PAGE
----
"I know I'm simplifying things ridiculously and for that I apologize, but give the guy a little more credit."

Believe me, being a tuba player, I like simple. I was honestly never aware of Zimmer's background in electronics. That is pretty cool. One more good thing to know about him.

"Anyway, you seem like a smart guy who thinks this kind of stuff through so
I don't see much point in trying to convert you to the way I think or

Thanks very much for the compliments. I see that you are not trying to alter my thinking just to match yours. There would be no real point in that. You are just trying to alter my thinking with more up to date facts that were not in my possession. Thanks for that. You also seem like a smart guy and I look forward to discussing things with you in the future.

"You've got plenty of valid points and a few less than valid
ones, which I'm more than positive is the case with myself as well."

Most people have a balance of a smaller amount of bad rather than a smaller amount of good. Good thing too. Otherwise the human race would be an unwinable one. I have found no real negatives on your part in this thread. You have just gone up to bat for somebody who couldn't. It's darned noble.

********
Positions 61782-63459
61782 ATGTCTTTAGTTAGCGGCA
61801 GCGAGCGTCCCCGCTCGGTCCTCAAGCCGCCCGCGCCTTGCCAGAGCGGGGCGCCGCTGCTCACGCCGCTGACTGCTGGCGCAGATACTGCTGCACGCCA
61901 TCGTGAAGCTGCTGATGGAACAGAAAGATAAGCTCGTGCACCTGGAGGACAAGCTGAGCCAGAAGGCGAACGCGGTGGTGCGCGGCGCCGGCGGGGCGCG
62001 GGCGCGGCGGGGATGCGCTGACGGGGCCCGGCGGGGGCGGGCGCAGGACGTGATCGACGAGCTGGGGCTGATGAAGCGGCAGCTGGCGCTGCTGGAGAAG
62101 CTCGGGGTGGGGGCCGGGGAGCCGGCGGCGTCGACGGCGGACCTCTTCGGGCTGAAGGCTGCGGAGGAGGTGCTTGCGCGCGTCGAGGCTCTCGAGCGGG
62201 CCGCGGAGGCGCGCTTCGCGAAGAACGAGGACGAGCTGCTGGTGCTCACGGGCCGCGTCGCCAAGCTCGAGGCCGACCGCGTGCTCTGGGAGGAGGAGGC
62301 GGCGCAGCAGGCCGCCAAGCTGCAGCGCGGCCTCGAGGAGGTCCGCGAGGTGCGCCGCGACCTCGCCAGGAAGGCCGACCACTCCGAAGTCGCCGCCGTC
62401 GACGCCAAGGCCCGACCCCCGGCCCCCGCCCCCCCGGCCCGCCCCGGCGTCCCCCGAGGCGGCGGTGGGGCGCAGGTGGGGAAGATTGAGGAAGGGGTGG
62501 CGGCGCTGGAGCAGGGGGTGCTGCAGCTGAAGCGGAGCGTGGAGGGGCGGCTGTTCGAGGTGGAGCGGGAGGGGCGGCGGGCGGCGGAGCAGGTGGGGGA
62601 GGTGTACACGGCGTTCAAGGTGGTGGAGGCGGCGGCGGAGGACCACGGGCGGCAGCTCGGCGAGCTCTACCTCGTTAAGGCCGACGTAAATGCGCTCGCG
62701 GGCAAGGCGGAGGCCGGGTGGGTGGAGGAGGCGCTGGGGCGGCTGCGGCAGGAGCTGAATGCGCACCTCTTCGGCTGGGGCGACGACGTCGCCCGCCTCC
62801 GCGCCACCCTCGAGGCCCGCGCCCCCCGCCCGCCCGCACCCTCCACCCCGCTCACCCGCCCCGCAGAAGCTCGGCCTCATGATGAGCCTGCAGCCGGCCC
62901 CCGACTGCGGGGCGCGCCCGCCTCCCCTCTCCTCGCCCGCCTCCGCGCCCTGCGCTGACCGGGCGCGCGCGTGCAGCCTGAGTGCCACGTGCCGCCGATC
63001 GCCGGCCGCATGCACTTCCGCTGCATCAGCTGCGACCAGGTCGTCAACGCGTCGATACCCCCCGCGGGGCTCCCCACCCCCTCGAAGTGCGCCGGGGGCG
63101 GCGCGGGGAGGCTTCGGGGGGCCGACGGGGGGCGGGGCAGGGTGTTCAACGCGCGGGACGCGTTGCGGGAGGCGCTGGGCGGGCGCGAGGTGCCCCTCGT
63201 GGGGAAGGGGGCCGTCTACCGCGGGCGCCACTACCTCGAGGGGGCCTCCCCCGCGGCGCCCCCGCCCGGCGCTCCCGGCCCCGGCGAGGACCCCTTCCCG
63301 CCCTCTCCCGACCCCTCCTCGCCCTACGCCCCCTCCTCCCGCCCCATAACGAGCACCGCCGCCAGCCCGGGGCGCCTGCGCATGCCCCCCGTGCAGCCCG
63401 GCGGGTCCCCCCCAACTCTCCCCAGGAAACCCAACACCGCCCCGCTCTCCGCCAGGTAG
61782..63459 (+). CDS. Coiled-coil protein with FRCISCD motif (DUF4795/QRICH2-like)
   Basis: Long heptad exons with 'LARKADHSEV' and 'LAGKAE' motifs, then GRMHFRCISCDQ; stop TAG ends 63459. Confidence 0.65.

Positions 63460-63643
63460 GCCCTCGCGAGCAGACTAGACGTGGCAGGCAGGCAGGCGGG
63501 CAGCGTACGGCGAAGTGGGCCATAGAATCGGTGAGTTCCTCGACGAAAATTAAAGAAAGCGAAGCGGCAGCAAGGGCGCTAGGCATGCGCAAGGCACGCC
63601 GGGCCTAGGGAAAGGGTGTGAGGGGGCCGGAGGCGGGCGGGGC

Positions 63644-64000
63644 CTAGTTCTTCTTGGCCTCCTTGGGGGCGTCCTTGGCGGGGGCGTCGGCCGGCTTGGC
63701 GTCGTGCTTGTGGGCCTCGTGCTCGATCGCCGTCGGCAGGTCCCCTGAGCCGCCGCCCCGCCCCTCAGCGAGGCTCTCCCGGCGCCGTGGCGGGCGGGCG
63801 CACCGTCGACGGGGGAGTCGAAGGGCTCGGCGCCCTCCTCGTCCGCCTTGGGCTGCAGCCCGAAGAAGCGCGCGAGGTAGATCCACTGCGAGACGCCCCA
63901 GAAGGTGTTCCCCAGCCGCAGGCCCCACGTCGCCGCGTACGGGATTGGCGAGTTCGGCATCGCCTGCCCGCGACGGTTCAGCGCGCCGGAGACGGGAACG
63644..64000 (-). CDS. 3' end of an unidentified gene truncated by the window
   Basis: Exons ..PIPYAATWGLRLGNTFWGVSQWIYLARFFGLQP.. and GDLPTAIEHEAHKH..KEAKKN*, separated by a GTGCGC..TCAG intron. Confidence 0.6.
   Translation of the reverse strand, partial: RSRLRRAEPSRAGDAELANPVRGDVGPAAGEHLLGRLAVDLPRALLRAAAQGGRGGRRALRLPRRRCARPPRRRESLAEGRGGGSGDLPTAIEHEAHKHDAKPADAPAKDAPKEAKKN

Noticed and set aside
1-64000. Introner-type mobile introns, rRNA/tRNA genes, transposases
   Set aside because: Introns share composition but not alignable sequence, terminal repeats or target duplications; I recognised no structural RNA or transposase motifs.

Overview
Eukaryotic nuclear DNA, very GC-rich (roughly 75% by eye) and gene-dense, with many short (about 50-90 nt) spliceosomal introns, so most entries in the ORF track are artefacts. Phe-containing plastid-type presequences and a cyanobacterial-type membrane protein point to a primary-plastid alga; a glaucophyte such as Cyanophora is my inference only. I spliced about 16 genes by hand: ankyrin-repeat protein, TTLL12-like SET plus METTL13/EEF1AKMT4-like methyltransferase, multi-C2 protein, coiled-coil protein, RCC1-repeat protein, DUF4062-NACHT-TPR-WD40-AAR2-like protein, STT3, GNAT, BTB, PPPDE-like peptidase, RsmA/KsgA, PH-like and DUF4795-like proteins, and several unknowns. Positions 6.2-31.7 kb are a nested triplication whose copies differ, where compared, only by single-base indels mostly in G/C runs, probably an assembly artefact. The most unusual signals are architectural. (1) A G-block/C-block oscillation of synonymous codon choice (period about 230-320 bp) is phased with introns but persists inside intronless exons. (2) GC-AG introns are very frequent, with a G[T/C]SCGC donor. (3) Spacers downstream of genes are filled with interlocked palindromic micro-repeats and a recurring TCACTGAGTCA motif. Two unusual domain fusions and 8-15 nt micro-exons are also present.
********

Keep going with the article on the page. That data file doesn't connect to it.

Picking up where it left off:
"Fact is I enjoy and respect Zimmer and hate to see misconceptions about his
work practices propagated. Just check your facts please and don't believe
everything you read. Least of all anything you read from me "

Don't worry; it's usually pretty hard to fool me. I'm shure that the people who told me that he didn't know how to read heard that fact from a credible source (or a really good liar.) They spoke about it as though they could be certain that it was true which is why I put such stake in it. I do, as a result of this conversation, have more respect for the man, but unfortunately, I still don't much care for his work. Just not my bucket of ice.

Well.... so much for not writing another post of biblical proportions,

Ken Applegate

Comments in this Thread:     Expand >>

Copyright © 1998-2020, Filmtracks Publications. All rights reserved.
The reviews and other textual content contained on the site may not be published, broadcast,
rewritten or redistributed without the prior written authority of Christian Clemmensen at Filmtracks Publications. Scoreboard created 7/24/98 and last updated 4/25/15.